When much time is not spent for the renewal processing of one time so that the transmission efficiency is not lost, the setup time for receiving data signals and the holding time can be maintained by simply renewing the value of the delay storage resister for only several bits though a completely simultaneous arrival may not be realized.

Further, immediately after having returned from a sleeping state where it is considered that the temperature changes to a large extent, it is desired to adjust the timing like immediately after the start of the system.

In this embodiment, further, the signals DBS, CR and CW were transmitted through independent wirings to select bits for judging the simultaneous arrival. However, signals transmitted in one direction only from the memory controller LSI to the SDRAM like signals DBS can be transmitted by using, for example, address signals. Usually, the SDRAM possesses a mode register. Therefore, states specified by the signals CR, CW of the embodiment can be assigned as the modes. For example, in the mode corresponding to CR=“1” or CW=“1”, any six address signals may be assigned to the signals DBS0 to DBS5 in the first embodiment, and these signals may be decoded in the SDRAM. The signals CUP, CDN must be transmitted in two directions, and may be obtained by, for example, time-dividing the signals DQ. Then, the embodiment can be put into practice without newly providing the wirings.

The above first embodiment can be produced as illustrated in FIG. 1. That is, the receiver RCV for receiving parallel data signals possesses the simultaneous arrival circuit 126, and the driver DRV for transmitting the parallel data possesses a timing adjusting mechanism.

The first embodiment deals with the case where the memory controller LSI and the SDRAM serve as a driver and a receiver, and the timing adjusting mechanism is provided on the side of the driver. When this constitution is employed, the simultaneous arrival judging circuit 126 in the receiver RCV judges the simultaneous arrival of the reference signals CLK_R for receiving the data and of the parallel data signals 121 to 124 of just before being input to the flip-flops 131 to 134 for receiving the data, and the result 127 of phase comparison is sent to the driver DRV. Here, a triangle symbol in the simultaneous arrival judging circuit 126 represents an input terminal of the reference signal CLK_R.

Upon receipt of the result 127 of phase comparison from the receiver RCV, the timing adjusting mechanism comprising the delay amount adjusting circuit 106 and variable delay circuits 101 to 104 in the driver DRV, uniformalizes the phases of the parallel data 121 to 124 at a point of receiving the data. In FIG. 1, the variable delay circuits 101 to 104 change the timings of the reference signals CLK_D input to the flip-flops 111 to 114 that determine the phases of the data signals. It is, however, also possible to adjust the timings by placing the variable delay circuits in the data output paths.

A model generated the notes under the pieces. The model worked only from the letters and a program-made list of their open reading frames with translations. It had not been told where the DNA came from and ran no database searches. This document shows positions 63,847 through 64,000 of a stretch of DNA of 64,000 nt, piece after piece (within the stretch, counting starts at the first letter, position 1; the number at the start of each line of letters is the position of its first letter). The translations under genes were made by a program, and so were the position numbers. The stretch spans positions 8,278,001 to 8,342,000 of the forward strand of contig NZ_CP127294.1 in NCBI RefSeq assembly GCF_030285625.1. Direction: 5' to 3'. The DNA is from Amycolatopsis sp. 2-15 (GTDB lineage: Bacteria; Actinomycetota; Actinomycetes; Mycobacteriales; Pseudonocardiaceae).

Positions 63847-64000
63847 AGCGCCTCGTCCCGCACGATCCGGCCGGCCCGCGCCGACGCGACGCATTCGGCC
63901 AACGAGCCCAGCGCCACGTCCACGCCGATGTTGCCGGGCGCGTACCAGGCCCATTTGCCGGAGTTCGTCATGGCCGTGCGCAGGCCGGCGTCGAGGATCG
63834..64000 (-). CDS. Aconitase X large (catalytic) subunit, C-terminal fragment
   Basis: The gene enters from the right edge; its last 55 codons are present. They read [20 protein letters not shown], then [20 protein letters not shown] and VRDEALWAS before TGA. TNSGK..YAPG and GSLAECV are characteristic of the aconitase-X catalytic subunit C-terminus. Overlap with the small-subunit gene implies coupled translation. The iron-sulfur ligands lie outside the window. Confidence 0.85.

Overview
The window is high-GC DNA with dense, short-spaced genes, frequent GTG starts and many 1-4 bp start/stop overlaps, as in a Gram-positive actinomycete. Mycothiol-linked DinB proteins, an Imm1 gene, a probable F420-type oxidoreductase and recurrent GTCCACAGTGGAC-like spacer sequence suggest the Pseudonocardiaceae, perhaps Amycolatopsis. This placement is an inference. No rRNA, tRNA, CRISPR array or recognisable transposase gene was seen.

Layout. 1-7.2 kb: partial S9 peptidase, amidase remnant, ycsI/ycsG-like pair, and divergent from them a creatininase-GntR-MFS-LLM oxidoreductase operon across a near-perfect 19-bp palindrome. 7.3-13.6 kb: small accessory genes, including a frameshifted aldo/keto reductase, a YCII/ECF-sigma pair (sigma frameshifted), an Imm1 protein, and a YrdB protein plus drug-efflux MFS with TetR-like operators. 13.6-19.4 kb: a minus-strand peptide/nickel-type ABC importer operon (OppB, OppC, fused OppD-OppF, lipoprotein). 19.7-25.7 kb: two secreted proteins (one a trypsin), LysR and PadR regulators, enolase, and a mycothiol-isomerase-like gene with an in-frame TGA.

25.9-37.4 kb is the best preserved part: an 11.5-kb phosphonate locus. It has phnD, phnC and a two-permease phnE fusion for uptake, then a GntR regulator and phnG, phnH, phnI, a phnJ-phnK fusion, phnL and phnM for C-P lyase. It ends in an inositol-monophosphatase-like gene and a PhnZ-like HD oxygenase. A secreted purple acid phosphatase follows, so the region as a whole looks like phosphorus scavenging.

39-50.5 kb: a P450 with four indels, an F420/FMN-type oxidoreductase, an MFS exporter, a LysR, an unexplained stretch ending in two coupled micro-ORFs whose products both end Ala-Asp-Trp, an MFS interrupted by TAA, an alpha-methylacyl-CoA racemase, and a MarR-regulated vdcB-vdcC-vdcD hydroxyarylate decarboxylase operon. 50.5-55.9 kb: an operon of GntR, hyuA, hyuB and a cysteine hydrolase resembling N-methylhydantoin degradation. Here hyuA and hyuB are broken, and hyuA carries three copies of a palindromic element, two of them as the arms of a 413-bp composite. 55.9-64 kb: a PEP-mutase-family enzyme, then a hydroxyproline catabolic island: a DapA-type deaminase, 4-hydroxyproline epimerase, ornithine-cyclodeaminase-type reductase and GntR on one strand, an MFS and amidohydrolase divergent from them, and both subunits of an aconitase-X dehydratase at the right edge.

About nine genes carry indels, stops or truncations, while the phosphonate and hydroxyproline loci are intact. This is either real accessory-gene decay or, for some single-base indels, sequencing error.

In FIG. 1, the reference signals CLK_D for outputting the data and the reference signals CLK_R for receiving the data are described as separate signals. As described in the first embodiment, however, the driver DRV may transmit the reference signals CLK_D together with the data signals, and the receiver RCV may use the received reference signals CLK_D as the reference signals CLK_R.

Further, one of the received data signals may be used as the reference signal CLK_R. In such a case, the simultaneous arrival may be judged after the reference signal to be input to the reference signal input terminal of the simultaneous arrival judging circuit 126 has passed through a delay circuit such as the delay circuit 1602 shown in FIG. 16 to obtain a suitable phase for receiving the data.

FIGS. 21A and 21B are diagrams illustrating examples of a second embodiment in which the receiver RCV is provided with the simultaneous arrival judging circuit and the timing adjusting mechanism. This constitution is suitable for use in a case where it is desired to suppress an increase in the number of circuit elements on the side of the driver DRV, but it is possible to increase the number of circuit elements on the side of the receiver.

FIG. 21A illustrates an example of when the timing adjusting mechanism comprising variable delay circuits 2101 to 2104 and the delay amount adjusting circuit 2106 is provided on the side of the receiver RCV, the variable delay circuits 2101 to 2104 being provided on the paths of the reference signals CLK_R for receiving data. Therefore, the signal 2127 for transmitting the result of phase comparison, too, serves as an internal signal of the receiver RCV. In this case, the selector 2125 is provided so that the simultaneous arrival judging circuit 2126 is allowed to compare the phases of the data signals 2111 to 2114 with the phases of the reference signals 2121 to 2124 corresponding to the data signals after their timings have been adjusted. More specifically, the reference signals are selected by the selector 2125 so as to judge the simultaneous arrival of data signal 2111 and reference signal 2121, data signal 2112 and reference signal 2122, data signal 2113 and reference signal 2123, and data signal 2114 and reference signal 2124.